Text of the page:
Trypanosome Telomeres Are Protected by a Homologue of Mammalian TRF2
Molecular and Cellular Biology
Putative TTAGGG repeat-binding factor (TRF) homologues in the genomes of Trypanosoma brucei, Trypanosoma cruzi, and Leishmania major were identified. They have significant sequence similarity to higher eukaryotic TRFs in their C-terminal DNA-binding myb domains but only weak similarity in their N-terminal domains. T. brucei TRF (tbTRF) is essential and was shown to bind to duplex TTAGGG repeats. The RNA interference-mediated knockdown of tbTRF arrested bloodstream cells at G /M and procyclic cells partly at S phase. Functionally, tbTRF resembles mammalian TRF2 more than TRF1, as knockdown diminished telomere single-stranded G-overhang signals. This suggests that tbTRF, like vertebrate TRF2, is essential for telomere end protection, and this also supports the hypothesis that TRF rather than Rap1 is the more ancient DNA-binding component of the telomere protein complex. Identification of the first T. brucei telomere DNA-binding protein and characterization of its function provide a new route to explore the roles of telomeres in pathogenesis of this organism. This work also establishes T. brucei as an attractive model for telomere biology. Copyright © 2005, American Society for Microbiology. All Rights Reserved. 2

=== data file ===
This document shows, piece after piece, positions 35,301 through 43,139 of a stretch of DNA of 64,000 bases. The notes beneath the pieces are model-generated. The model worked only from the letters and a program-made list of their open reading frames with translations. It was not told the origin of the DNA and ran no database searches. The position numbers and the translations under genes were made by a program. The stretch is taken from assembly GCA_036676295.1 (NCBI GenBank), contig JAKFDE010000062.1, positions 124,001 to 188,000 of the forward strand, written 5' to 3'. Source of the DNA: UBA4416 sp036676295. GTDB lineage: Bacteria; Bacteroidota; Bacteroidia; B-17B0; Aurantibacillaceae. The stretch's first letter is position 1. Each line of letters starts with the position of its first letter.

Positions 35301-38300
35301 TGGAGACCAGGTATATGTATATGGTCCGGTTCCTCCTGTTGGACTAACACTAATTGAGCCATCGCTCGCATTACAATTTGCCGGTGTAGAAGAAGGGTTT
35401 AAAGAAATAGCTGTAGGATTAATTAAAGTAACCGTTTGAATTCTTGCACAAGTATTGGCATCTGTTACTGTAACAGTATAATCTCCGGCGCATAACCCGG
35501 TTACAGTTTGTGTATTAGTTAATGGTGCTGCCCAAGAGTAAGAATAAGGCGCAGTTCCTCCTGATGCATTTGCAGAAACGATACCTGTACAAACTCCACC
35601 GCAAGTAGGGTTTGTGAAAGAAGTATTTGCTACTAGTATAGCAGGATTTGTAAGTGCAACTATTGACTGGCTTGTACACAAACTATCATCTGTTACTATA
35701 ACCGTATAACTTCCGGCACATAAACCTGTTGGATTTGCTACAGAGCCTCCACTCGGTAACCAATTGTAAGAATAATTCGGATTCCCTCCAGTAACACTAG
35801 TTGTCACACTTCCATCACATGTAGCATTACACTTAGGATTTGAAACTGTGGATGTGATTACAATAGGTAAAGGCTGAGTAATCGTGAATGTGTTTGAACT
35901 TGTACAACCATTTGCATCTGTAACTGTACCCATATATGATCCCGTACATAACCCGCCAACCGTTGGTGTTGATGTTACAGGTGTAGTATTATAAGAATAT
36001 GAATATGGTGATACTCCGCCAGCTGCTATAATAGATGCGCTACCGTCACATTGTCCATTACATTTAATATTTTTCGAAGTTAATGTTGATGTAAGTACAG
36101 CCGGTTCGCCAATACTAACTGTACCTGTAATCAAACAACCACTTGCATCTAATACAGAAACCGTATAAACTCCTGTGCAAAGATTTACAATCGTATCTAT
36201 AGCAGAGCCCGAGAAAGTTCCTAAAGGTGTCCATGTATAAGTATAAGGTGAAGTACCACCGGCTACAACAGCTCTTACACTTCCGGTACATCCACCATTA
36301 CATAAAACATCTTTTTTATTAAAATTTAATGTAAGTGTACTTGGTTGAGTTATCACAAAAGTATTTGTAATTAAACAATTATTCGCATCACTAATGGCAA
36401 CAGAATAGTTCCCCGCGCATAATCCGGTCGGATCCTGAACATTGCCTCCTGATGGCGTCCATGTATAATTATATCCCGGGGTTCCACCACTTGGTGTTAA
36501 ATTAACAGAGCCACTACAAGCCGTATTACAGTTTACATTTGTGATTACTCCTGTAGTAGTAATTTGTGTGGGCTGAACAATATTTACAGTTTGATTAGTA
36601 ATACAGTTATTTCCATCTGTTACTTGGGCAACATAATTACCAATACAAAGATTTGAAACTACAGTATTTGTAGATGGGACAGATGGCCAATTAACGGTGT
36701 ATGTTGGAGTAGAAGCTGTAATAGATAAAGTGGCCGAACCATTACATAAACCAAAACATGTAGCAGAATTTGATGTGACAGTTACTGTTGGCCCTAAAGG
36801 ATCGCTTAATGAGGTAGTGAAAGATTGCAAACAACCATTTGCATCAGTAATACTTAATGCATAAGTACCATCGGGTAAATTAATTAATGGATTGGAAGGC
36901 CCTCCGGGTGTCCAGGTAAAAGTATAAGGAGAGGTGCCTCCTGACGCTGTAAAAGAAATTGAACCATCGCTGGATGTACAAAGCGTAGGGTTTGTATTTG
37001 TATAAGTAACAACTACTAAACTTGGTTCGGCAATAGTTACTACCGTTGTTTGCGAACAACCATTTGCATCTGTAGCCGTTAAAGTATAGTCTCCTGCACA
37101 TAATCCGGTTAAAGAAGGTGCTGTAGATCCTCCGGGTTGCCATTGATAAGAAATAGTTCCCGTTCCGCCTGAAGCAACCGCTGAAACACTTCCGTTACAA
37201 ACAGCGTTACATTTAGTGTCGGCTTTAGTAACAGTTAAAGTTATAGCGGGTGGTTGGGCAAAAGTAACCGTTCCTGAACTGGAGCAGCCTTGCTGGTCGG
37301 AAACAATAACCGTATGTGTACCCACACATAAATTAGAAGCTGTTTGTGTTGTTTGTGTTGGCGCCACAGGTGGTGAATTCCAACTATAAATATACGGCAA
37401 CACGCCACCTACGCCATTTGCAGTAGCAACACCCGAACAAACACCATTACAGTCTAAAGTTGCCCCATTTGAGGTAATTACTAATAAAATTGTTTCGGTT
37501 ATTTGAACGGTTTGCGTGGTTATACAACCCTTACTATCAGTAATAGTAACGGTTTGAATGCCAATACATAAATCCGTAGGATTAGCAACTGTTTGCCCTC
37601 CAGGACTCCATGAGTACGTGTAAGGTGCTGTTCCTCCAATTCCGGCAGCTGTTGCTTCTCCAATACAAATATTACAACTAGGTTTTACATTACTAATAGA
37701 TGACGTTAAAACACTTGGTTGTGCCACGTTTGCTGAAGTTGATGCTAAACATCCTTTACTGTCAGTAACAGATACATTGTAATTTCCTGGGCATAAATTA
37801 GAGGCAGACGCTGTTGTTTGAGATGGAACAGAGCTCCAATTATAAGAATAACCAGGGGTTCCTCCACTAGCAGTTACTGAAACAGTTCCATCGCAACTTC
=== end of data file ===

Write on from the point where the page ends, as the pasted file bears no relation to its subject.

Li, Bibo; Espinal, Amin; and Cross, George A.M., "Trypanosome Telomeres Are Protected by a Homologue of Mammalian TRF2" (2005). Biological, Geological, and Environmental Faculty Publications. 217.